MASTER BR W/PRIVATE 1/2 BATH IN Large Suncrest home. Avail May 1st. Driveway parking. Directly on City Bus line. All utilities included. Access to kitchen/laundry room, patio, gas grill, free cable, free wireless internet. Only minutes to Evansdale, Law School, WVU Hospital. Smoker OK. Pics avail on request. $450+ Lease/Deposit. 304-598-0319. A must see! Will hold till 5-1-11 for $450/dep.

Office Hours Mon-Thursday 8am - 7pm Friday 8am - 5pm Saturday 10am - 4pm Sunday 12pm - 4pm

5 BEDROOM HOUSE in South Park across from Walnut Street Bridge. W/D. Available may 15th call Nicole at 304-290-8972

1, 2, or 3/BR PARTIALLY FURNISHED HOUSE. 662 Jones Ave. NO Pets. Non-smoking. Lease/deposit. 304-203-3107.

150 WELLEN AVE. 1BR. W/D. Utilities included. $600/mo. lease and deposit. 304-290-6951 or 304-599-8303. 150 WELLEN AVE. 2-3/BR. W/D. D/W. Utilities included. $800/mo. lease and deposit. 304-290-6951 or 304-599-8303.


Now Leasing For May 2011 UTILITIES PAID

Kingdom Properties Downtown & South Park Locations Houses & Apartments Efficiencies Starting @ $310

1-2-3/BR APT AVAILABLE APRIL. PET friendly, most include gas/trash & WD. Most in Sunnyside. PR-7;304-879-5059 or 304 680-2011.

MUST SEE JUST LISTED. 611 ALLEN Ave. 2/BR. Close to Arnold Hall. Excellent condition. DW, WD, AC, Parking. Utilities included. NO PETS. 12/mo lease and deposit. Call 304-288-1572 or 304-296-8491. Also Available 1/BR. NOW LEASING 1BR Apartment. Available May 15th. Prefer Graduate Student. No Smoking. No Pets. 304-288-0817 ONE BEDROOM, TWO BEDROOM EFFICIENCY Apts. Central air, off street parking, near law school. No smoking, no pets. Call after 6 PM 304-319-0863. ONE BEDROOM, WD, ON AND OFF street parking. Available Aug 15, $400 plus utilities. 304-282-5772. ONE BEDROOM, WD, ON AND OFF street parking, yard, pets. $375 includes trash. 304-282-5772.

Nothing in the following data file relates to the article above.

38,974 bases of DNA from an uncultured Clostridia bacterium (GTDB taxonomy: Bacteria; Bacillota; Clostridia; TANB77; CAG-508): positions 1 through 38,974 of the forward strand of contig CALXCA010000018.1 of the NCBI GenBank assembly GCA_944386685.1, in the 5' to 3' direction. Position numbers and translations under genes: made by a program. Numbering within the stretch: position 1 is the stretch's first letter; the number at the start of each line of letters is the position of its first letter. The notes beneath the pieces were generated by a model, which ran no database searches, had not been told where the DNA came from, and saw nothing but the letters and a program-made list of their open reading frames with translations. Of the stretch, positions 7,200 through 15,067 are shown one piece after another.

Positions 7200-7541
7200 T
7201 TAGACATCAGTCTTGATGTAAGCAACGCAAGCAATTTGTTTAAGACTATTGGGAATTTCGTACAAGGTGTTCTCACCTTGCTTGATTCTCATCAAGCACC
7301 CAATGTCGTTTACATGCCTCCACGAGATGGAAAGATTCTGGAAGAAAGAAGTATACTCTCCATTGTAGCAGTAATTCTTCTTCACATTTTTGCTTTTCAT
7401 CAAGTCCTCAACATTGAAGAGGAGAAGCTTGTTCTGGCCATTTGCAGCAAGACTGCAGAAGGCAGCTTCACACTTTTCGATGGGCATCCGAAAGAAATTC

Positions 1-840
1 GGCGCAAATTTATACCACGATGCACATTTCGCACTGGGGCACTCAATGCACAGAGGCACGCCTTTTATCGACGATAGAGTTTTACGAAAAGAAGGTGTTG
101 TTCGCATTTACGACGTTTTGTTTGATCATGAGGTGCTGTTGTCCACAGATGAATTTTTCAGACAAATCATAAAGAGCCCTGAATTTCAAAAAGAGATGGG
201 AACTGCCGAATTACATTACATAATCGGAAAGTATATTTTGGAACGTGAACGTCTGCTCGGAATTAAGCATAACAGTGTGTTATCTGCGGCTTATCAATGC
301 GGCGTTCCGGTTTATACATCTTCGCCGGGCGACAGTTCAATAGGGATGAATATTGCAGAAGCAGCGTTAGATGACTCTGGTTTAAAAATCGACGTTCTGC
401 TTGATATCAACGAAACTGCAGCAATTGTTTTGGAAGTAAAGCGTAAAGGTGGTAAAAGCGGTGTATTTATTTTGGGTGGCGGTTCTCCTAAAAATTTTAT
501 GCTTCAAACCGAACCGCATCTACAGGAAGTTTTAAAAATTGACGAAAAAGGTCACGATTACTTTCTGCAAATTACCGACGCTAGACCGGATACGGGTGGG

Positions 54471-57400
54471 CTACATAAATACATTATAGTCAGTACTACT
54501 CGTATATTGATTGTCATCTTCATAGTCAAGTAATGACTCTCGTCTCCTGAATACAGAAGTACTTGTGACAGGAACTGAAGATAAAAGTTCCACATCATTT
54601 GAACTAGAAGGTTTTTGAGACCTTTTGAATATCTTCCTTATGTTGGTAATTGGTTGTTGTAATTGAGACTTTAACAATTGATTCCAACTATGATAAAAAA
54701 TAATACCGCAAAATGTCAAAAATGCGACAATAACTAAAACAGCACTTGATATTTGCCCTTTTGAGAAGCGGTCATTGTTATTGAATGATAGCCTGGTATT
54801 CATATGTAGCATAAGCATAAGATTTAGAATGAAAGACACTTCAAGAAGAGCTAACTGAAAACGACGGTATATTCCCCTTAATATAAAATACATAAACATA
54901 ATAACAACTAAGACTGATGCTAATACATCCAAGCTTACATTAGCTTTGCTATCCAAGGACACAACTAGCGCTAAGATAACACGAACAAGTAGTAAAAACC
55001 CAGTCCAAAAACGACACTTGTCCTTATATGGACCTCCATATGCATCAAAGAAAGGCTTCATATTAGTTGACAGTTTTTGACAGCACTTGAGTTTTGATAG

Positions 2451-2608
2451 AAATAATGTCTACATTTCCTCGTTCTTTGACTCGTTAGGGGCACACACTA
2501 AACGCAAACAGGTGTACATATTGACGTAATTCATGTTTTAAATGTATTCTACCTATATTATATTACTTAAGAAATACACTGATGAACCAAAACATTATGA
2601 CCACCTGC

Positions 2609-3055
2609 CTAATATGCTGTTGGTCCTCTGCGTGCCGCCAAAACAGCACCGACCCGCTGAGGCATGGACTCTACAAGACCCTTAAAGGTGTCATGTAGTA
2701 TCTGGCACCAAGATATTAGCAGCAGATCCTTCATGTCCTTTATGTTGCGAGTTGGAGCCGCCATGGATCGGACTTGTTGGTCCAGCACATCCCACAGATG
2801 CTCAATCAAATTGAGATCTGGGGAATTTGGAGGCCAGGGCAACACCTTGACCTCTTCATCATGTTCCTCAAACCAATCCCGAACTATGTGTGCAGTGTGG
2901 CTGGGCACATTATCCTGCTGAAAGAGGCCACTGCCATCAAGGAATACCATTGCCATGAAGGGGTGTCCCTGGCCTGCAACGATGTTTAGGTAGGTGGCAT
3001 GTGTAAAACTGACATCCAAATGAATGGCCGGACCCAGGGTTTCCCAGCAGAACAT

Affordable & Convenient BETWEEN CAMPUSES 1-2 BEDROOM APARTMENTS. Attractive & Spacious. Great Neighborhood. Lighted Private Parking. Water Utilities Included. A/C, D/W, W/D Laundry On Site. Furnished & Unfurnished. Cable & Internet Available. No Pets. 304-296-3919

Within walking distance of Med. Center & PRT UNFURNISHED FURNISHED

BIG 2/BR, SUNNYSIDE Newly remodeled, Off-street parking. Available May. Pets okay. $295/person+ utilities. 503 Grant Ave. 412-287-9917

Rec room With Indoor Pool Exercise Equipment Pool Tables Laundromat Picnic Area Regulation Volley Ball Court Experienced Maintenance Staff Lease-Deposit Required No Pets

2,3, and 4 BR


Townhome Living Downtown

(Averages only $1.42 per tan)

Must Bring Coupon

Must Bring Coupon

(Excludes current specials & promotions)

2 TANS FOR $2 Must Bring Coupon (New Customers Only)

1 and 2/BR APARTMENTS. UTILITIES INCLUDED. Also 2 and 3 bedroom houses. Downtown. 304-288-8955.